Harold Feld destroyed the carmakers' claim they need 75 MHz of dedicated spectrum for safety. Ajit Pai and a unanimous FCC decided to return 45 MHz to public and unlicensed use. The remaining 30 MHz is more than enough for safety needs. The battle now is whether the automakers get more spectrum to send you commercials and possibly to track you. Congressman Pete DeFazio wants to confuse and delay things. He has now asked the GAO to find a way to bring back the discredited safety arguments. (below)
Harold is the most important telecom consumer advocate and did an excellent job explaining this clearly. He writes at Techdirt
For the Auto Industry, It’s About the Money -- Not Saving Lives
Lobbyists have pressed the “safety band” argument consistently, while acting offended whenever someone points out that 30 MHz leaves them plenty of spectrum for actual highway safety uses if the industry just drops the commercial aspect. Of course, the auto industry says it’s “not about the money.” The industry claims it just expects even more awesome safety features at some indefinite time in the future and therefore requires all 75 MHz of spectrum for when that magical day arrives. In the meantime, though, the auto industry argues it might as well use the extra 45 MHz of spectrum for collecting people’s personal driving information and serving them personal ads -- solely in the name of efficiency, of course.
For the last four years, the auto industry has refused a non-commercial condition on a band that the industry itself claims is strictly for safety.
Politicians lie, often stupidly. That won't change when Trump leaves town.
Peter A. DeFazio
Dear Mr. Dodaro:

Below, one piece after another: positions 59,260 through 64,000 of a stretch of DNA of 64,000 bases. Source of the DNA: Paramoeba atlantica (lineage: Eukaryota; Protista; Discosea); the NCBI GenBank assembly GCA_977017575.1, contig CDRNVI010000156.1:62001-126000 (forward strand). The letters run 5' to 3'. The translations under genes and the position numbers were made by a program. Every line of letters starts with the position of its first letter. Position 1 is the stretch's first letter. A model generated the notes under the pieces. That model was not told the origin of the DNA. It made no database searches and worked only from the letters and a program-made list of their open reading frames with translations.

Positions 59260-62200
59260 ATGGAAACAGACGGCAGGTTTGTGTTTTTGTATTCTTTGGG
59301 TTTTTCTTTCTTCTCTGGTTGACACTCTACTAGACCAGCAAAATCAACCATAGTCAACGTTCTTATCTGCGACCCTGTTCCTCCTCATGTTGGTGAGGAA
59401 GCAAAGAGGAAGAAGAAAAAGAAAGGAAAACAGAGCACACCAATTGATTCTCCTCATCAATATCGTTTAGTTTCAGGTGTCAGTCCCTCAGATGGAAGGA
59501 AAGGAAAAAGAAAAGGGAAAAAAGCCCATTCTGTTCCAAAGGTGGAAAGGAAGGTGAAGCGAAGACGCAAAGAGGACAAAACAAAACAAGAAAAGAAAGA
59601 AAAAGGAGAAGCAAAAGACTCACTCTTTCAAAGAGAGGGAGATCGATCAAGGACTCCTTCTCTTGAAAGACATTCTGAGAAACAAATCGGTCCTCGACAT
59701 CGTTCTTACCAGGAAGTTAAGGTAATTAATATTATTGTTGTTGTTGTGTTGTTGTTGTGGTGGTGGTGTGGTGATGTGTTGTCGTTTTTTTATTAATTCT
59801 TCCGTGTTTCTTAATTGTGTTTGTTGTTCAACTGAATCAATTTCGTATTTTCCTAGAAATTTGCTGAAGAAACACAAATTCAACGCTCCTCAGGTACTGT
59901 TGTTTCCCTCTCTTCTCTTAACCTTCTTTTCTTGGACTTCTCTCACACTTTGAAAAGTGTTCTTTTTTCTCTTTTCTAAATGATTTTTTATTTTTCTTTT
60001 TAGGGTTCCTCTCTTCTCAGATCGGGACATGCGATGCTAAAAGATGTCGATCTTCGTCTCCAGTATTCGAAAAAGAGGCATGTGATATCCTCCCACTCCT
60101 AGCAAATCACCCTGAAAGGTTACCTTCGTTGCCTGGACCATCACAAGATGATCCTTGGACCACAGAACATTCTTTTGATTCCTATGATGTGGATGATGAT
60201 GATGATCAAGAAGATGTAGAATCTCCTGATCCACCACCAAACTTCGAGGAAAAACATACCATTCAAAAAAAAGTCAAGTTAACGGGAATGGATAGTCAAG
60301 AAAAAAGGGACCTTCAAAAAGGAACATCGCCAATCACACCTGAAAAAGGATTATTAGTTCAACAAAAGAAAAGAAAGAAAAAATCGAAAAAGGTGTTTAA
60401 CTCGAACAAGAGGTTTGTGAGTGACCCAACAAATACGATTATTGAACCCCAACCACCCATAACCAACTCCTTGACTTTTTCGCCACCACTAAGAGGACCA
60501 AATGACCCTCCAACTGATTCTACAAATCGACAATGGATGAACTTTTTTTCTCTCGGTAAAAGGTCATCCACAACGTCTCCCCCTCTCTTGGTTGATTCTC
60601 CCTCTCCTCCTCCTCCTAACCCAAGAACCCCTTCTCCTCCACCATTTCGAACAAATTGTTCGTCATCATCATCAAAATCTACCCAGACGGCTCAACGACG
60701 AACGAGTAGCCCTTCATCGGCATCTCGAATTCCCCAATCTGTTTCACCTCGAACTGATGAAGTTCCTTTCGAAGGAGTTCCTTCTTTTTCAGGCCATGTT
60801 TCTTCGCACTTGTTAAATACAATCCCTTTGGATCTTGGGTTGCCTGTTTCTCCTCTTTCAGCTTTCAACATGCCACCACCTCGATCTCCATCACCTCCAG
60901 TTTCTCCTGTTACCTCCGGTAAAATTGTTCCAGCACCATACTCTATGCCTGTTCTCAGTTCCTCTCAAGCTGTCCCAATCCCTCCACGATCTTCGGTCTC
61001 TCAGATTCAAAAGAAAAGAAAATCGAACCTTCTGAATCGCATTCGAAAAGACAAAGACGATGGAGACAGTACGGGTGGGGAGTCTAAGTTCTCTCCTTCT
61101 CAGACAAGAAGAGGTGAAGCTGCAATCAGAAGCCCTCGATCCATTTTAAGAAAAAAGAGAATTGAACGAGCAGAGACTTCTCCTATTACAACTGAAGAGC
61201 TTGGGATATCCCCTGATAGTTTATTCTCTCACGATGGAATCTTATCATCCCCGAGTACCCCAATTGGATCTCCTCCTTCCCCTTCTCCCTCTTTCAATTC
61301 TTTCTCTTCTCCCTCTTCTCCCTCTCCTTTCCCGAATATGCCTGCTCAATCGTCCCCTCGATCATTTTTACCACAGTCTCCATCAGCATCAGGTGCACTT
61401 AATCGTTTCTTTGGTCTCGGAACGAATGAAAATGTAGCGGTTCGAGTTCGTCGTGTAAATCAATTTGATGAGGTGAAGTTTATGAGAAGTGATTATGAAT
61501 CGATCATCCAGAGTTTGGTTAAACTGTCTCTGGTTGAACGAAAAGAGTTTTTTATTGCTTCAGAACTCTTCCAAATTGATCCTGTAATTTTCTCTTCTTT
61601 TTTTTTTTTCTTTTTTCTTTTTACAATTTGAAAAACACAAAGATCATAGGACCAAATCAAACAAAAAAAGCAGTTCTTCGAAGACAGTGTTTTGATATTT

Since 1999, the Federal Communication Commission (FCC) has reserved a portion of the
5.9 gigahertz (GHz) spectrum band for connected vehicle technologies. The vehicle fleet today
includes some limited applications of these technologies and more are expected to emerge in the
near future. Advanced technologies hold tremendous potential to improve transportation safety,
reduce congestion, and decrease pollution, among other prospective uses. Some of these
technologies rely on wireless communication between vehicles, between vehicles and infrastructure
(such as traffic signals), or vehicles and other users (such as pedestrians).
The Department of Transportation (DOT) conducted research, provided grants to cities,
and otherwise encouraged the development and deployment of vehicle safety technologies that use
the Dedicated Short-Range Communications (DSRC) standard on 5.9 GHz spectrum. For example,
DOT has supported municipal efforts to install “smart” streetlight and traffic signal prioritization
equipment that wirelessly communicates with vehicles on the road. More at https://www.scribd.com/document/483181705/T-I-letter-to-GAO